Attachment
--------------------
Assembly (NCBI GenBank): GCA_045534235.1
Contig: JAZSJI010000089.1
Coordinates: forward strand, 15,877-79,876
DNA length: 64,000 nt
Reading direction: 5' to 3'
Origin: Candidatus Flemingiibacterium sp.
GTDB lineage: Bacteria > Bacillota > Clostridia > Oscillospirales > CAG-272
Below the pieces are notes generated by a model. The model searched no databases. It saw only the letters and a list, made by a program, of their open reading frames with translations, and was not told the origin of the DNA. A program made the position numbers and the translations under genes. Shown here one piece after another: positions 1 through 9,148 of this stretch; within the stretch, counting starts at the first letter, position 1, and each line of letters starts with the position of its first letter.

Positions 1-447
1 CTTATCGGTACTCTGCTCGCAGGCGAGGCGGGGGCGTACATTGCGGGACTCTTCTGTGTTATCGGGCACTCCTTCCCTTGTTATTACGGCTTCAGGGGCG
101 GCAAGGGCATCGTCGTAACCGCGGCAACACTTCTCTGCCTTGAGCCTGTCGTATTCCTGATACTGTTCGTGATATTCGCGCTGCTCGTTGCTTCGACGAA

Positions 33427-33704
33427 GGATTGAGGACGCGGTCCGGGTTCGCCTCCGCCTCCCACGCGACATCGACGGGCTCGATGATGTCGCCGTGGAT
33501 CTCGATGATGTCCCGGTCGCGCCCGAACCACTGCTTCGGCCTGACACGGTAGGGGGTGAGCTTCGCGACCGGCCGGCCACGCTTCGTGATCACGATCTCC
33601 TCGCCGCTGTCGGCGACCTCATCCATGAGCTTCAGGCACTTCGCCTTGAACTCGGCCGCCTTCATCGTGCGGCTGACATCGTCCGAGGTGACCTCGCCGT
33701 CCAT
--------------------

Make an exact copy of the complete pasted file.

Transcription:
Assembly (NCBI GenBank): GCA_045534235.1
Contig: JAZSJI010000089.1
Coordinates: forward strand, 15,877-79,876
DNA length: 64,000 nt
Reading direction: 5' to 3'
Origin: Candidatus Flemingiibacterium sp.
GTDB lineage: Bacteria > Bacillota > Clostridia > Oscillospirales > CAG-272
Below the pieces are notes generated by a model. The model searched no databases. It saw only the letters and a list, made by a program, of their open reading frames with translations, and was not told the origin of the DNA. A program made the position numbers and the translations under genes. Shown here one piece after another: positions 1 through 9,148 of this stretch; within the stretch, counting starts at the first letter, position 1, and each line of letters starts with the position of its first letter.

Positions 1-447
1 CTTATCGGTACTCTGCTCGCAGGCGAGGCGGGGGCGTACATTGCGGGACTCTTCTGTGTTATCGGGCACTCCTTCCCTTGTTATTACGGCTTCAGGGGCG
101 GCAAGGGCATCGTCGTAACCGCGGCAACACTTCTCTGCCTTGAGCCTGTCGTATTCCTGATACTGTTCGTGATATTCGCGCTGCTCGTTGCTTCGACGAA

Positions 33427-33704
33427 GGATTGAGGACGCGGTCCGGGTTCGCCTCCGCCTCCCACGCGACATCGACGGGCTCGATGATGTCGCCGTGGAT
33501 CTCGATGATGTCCCGGTCGCGCCCGAACCACTGCTTCGGCCTGACACGGTAGGGGGTGAGCTTCGCGACCGGCCGGCCACGCTTCGTGATCACGATCTCC
33601 TCGCCGCTGTCGGCGACCTCATCCATGAGCTTCAGGCACTTCGCCTTGAACTCGGCCGCCTTCATCGTGCGGCTGACATCGTCCGAGGTGACCTCGCCGT
33701 CCAT